10 Genderless Fashion Brands You Need to Know

These brands are blurring the lines of gendered fashion.
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Gender has been a hot topic of late, with a focus on gender fluidity. It's something that's been picked up by the fashion industry, which has allowed many to embrace their individuality by challenging traditional notions of dress. These include celebrities such as Ezra Miller, Jaden Smith, and even A$AP Rocky. From established fashion houses to up-and-coming designers, here are 10 genderless brands that are revolutionizing how we see and wear clothes.

1| Bode

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In 2016, Emily Bode established her menswear brand to express "a sentimentality for the past through the study of personal narratives and historical techniques." It is through this philosophy that she creates modern workwear silhouettes with more feminine techniques such as quilting, mending, and applique. After debuting her label, Bode became the first woman to show at New York Fashion Week: Men's. And just this year, she won the CFDA and Vogue's Fashion Fund.

2| Wales Bonner

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Grace Wales Bonner launched her eponymous menswear brand in 2014. It soon expanded to womenswear with a shared aesthetic that the designer stands by. In an interview with Elle UK, she explained, "I think of my collections as a whole—I wouldn't necessarily break them up into men's and women's."

3| Eckhaus Latta

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American fashion brand Eckhaus Latta was founded by Zoe Latta and Mike Eckhaus in 2011. Known for its gender-neutral clothing, the two explain that they have a "liberated audience" in mind when they design clothes. Through this, they make clothes that offer an alternative to the traditional aspects of fashion. And fashion is taking notice—just last year, Eckhaus Latta earned an LVMH Prize nomination.


4| Agender

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South Korean brand Agender was founded in 2016. With a unisex approach, the brand discards traditionally masculine and feminine stereotypes to create modern and athletic pieces that are truly genderless. 

5| Gucci

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Gucci has always questioned tradition, and even more so today under Alessandro Michele's vision. For his debut collection, Michele introduced pussy bow blouses, sheer tops, and lace on men that were strikingly similar to his women's collection. Today, Gucci has put gender-forward celebrities such as Jared Leto and Harry Styles at the forefront of the movement.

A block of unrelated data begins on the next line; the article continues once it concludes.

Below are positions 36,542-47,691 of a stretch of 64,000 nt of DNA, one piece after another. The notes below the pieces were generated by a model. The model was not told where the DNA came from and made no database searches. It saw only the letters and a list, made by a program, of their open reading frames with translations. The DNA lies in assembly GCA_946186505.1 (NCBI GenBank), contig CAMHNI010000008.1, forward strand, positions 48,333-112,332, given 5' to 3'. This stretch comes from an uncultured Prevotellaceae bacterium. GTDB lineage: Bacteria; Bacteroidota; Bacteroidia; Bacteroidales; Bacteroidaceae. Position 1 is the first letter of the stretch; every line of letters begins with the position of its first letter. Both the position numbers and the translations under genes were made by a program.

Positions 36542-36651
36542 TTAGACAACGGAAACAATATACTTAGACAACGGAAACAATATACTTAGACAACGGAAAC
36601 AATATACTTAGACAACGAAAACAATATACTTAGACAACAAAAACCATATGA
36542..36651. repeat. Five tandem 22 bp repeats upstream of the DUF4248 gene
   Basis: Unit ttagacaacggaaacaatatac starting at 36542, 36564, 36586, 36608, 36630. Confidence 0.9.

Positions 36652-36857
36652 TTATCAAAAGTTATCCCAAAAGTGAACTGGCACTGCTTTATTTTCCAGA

6| J.W. Anderson

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Established in 2008, J.W. Anderson's eponymous brand is known for its visionary take on fashion. One of the first times Anderson subverted gender binaries was in his 2013 show, which featured men in ruffles and feminine silhouettes while, in the past, his womenswear played on a boyish kind of feminity with tracksuits, knitwear, and aprons. He further clarified his stance when he showed his men's and women's collection at the same time.

7| Loewe

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Under J.W. Anderson's direction, Loewe has gotten a more contemporary, genderless look. Both the women's and men's collections are indistinguishable with shared design details such as skirts, dresses, suits, and ruffles. Even the brand's accessories are blurred, with just the sizes of the bags as the major difference.

8| Rick Owens

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Established in 1994, Rick Owens has always championed gender neutrality. With his grunge style, he makes clothing in all shades of black, gray, and white. From his leather jackets to his heeled boots, everything he creates has a shared concept. Even his personal style, which consists of tunics, drop crotch pants, and the like, reflects this ideology.

9| Louis Vuitton

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A traditional brand, Louis Vuitton’s step into the unconventional is one that’s surprised many. Nicolas Ghesquiere, the creative director for womenswear, is one to push the boundaries by dressing women in the structured and bold. In his shows, he also uses both male and female models to showcase his designs. Similarly, menswear creative director Virgil Abloh also sent down models in draped skirts for his last collection.

10| Telfar

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Liberian-American designer Telfar Clemens line follows one tagline: "Not for you—for everyone." His inclusive line is currently on track to redefine fashion by making it more personal and by reformatting traditional ideas. The brand has made a name for itself by truly being genderless and forward thinking.

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Paolo Chua
Paolo Chua is the Associate Style Editor of Esquire Philippines.
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